Don't Let Revenge Spending Wreak Havoc on Your Budget This Summer
Live shows, concerts and sports venues are selling out within hours; cruise and hotel bookings have surged; airlines can’t keep up with the number of passengers booking flights; and restaurants can’t hire fast enough to accommodate demand. Even some national parks are turning visitors away this summer due to overcrowding.
It’s not difficult to understand what’s behind the increase in demand for travel and entertainment. After coping with coronavirus restrictions for more than a year, many people are eager to resume a broad range of activities, previously curtailed by the pandemic.
As businesses reopen, consumers are opening their wallets wide, seeking travel upgrades, luxury services, and unique experiences. By June, spending on luxury goods and services had risen 11% above pre-pandemic levels,1 and one survey found that 40% of Americans are willing to take on debt to treat themselves lavishly this summer.2
While it’s understandable that consumers are ready and willing to spend on meaningful experiences after such a challenging period, revenge spending—the desire to make up for lost time by overindulging—can wreak havoc on your budget. Fortunately, there are ways to keep spending in check while reconnecting with the people, places, and experiences you’ve missed.
1. Prioritize your spending
There’s nothing wrong with the occasional splurge. In fact, that’s one of many reasons to follow a budget. A budget provides a clear look at how much money is coming in (income) and going out (expenses) of your household each month. That allows you to assign a purpose to each dollar, including discretionary expenses for travel, entertainment, dining out, and more.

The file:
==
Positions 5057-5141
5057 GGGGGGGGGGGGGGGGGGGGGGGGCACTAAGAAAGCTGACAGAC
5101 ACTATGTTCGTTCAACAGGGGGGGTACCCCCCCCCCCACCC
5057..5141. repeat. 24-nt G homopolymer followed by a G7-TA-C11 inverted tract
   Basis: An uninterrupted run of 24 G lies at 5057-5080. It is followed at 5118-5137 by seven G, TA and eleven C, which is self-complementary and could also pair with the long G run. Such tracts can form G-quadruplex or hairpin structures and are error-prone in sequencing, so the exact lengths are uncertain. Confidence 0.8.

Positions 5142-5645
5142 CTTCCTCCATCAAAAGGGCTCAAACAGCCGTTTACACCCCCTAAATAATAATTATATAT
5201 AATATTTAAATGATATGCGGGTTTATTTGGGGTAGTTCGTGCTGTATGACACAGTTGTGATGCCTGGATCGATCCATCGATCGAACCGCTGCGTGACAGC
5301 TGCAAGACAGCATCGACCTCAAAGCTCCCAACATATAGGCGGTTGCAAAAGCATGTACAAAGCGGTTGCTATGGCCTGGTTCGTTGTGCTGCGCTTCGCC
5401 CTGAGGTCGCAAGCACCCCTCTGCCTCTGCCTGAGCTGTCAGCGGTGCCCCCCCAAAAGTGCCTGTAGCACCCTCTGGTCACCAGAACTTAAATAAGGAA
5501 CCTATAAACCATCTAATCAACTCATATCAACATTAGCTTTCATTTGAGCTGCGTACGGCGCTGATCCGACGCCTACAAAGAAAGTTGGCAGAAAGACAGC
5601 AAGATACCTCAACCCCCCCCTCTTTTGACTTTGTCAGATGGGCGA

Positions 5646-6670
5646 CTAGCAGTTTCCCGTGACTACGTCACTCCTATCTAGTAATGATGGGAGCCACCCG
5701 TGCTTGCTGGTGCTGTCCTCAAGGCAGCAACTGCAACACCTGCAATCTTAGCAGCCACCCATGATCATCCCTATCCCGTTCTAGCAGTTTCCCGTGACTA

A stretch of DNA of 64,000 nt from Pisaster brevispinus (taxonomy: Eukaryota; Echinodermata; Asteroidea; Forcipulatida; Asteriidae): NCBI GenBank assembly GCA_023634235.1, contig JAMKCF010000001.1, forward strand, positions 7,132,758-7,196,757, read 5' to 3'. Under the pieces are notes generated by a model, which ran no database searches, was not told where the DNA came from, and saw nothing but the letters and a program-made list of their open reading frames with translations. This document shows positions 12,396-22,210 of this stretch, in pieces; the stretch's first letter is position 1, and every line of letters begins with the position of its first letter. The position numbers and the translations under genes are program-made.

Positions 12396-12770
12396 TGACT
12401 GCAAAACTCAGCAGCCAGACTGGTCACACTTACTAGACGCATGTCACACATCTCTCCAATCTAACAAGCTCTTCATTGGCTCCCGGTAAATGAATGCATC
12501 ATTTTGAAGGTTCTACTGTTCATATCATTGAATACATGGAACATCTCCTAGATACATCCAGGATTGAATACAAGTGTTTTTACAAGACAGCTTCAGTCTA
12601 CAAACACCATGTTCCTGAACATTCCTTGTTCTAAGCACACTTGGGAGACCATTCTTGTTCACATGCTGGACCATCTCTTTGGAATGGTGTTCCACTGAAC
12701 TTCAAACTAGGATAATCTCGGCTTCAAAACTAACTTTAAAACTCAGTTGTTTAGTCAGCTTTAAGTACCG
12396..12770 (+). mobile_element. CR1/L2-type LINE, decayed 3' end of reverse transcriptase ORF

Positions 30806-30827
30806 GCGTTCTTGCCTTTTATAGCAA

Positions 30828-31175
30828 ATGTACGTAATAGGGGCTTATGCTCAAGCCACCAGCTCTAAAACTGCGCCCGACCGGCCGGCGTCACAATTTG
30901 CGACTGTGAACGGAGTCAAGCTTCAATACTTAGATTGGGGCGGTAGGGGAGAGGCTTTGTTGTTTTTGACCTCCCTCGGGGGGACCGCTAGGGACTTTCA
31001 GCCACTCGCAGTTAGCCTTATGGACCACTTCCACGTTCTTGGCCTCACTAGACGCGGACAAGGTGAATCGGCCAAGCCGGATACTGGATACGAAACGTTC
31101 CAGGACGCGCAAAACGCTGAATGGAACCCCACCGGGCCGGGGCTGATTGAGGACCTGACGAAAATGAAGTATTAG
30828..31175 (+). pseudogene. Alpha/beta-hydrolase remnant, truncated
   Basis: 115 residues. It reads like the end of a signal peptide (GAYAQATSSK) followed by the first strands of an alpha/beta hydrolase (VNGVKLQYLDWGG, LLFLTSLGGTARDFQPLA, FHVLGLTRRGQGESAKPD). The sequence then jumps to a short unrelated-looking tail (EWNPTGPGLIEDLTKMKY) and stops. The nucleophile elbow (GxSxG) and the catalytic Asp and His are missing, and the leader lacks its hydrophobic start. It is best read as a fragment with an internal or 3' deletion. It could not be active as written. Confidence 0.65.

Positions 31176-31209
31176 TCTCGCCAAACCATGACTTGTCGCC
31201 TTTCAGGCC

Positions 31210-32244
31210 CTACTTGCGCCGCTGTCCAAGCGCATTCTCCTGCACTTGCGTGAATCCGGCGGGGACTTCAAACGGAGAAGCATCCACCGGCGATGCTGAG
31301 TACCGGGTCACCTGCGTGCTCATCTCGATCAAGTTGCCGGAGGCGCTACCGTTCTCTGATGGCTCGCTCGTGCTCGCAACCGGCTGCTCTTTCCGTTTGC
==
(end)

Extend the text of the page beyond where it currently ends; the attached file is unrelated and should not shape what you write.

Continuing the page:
For example, if you plan to take a vacation this summer, use your budget to determine how much you can reasonably spend and set limits for yourself. If you feel the need to splurge on something that’s really important to you or your family, your budget can help you identify ways to pay yourself back by cutting expenses in the months ahead, so you don’t jeopardize longer-term goals, such as saving for retirement, a child’s education, or paying down debt.
2. Avoid racking up new debt
Americans paid off a record $108 billion in credit card debt in 2020.3 Yet, many risk racking up new debt as the economy continues to reopen. If you were among those who worked diligently to pay down debt over the past year, take time to reflect on what it feels like to owe less or to be debt free before using credit cards to make new purchases. If you have a hard time avoiding impulse spending, leave credit cards at home when shopping or meeting friends for a night out. Disable your digital payment app on your phone for the night as well. Relying on cash can be a good way to curb impulse spending.
3. Set financial boundaries
Pressure from others can result in spending more than you otherwise would. Don’t be afraid to say no to friends or family members who encourage you to attend an event or take a trip that may be too expensive for your taste or is not something you look forward to doing. If you feel peer pressure to spend in ways that are beyond your means, suggest more affordable alternatives. Remember, it’s your money. It should be spent on the people, things and experiences that give your life meaning and purpose.
4. Don't forget recent lessons learned
The pandemic is a reminder of the importance of having access to emergency savings and not overextending yourself with credit card or other personal debt. Like many people, you may have identified certain expenses you could live without. Whether you saved more, spent less, or invested more toward your goals, try to keep those positive financial habits intact.
Keep in mind, as opportunities for spending return, it can be tempting to make up for lost time. However, overspending can have serious long-term consequences for your personal and financial well-being.
If you have questions about these suggestions or other ways to stay on track toward your important goals, call the office to schedule time to talk.
This information was written by KRW Creative Concepts, a non-affiliate of the broker-dealer.